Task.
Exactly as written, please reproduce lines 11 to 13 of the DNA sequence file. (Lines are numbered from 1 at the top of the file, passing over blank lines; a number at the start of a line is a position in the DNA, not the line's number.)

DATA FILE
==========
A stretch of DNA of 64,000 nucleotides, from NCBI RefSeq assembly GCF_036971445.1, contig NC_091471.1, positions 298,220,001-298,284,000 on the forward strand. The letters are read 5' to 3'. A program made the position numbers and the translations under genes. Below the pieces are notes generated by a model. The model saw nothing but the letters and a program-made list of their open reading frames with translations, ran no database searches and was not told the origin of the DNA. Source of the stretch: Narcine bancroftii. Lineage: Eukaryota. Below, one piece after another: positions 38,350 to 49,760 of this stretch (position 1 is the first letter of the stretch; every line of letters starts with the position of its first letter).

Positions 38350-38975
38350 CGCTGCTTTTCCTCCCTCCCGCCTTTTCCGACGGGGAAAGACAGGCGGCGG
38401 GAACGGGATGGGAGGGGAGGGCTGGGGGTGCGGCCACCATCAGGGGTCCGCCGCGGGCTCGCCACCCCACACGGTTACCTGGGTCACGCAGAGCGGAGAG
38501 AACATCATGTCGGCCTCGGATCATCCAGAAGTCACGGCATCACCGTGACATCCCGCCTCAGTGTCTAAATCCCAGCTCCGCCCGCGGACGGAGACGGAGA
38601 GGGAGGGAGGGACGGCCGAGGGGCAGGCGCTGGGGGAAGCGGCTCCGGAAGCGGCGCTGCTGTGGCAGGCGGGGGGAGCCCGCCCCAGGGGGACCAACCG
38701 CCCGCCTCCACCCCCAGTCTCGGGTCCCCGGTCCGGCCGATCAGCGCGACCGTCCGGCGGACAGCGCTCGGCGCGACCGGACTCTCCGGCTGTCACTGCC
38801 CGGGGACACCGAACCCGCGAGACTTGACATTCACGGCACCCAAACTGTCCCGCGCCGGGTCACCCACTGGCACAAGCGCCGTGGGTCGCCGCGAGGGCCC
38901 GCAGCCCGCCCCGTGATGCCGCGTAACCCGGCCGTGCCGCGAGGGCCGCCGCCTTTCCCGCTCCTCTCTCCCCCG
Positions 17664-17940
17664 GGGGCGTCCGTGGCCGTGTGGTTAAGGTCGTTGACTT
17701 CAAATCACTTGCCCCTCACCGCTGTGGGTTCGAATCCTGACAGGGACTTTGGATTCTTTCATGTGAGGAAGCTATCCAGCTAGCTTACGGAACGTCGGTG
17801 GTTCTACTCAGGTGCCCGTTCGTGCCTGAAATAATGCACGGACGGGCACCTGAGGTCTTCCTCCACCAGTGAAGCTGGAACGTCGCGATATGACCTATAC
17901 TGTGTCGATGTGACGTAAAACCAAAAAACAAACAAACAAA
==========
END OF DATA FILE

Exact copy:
17664 GGGGCGTCCGTGGCCGTGTGGTTAAGGTCGTTGACTT
17701 CAAATCACTTGCCCCTCACCGCTGTGGGTTCGAATCCTGACAGGGACTTTGGATTCTTTCATGTGAGGAAGCTATCCAGCTAGCTTACGGAACGTCGGTG
17801 GTTCTACTCAGGTGCCCGTTCGTGCCTGAAATAATGCACGGACGGGCACCTGAGGTCTTCCTCCACCAGTGAAGCTGGAACGTCGCGATATGACCTATAC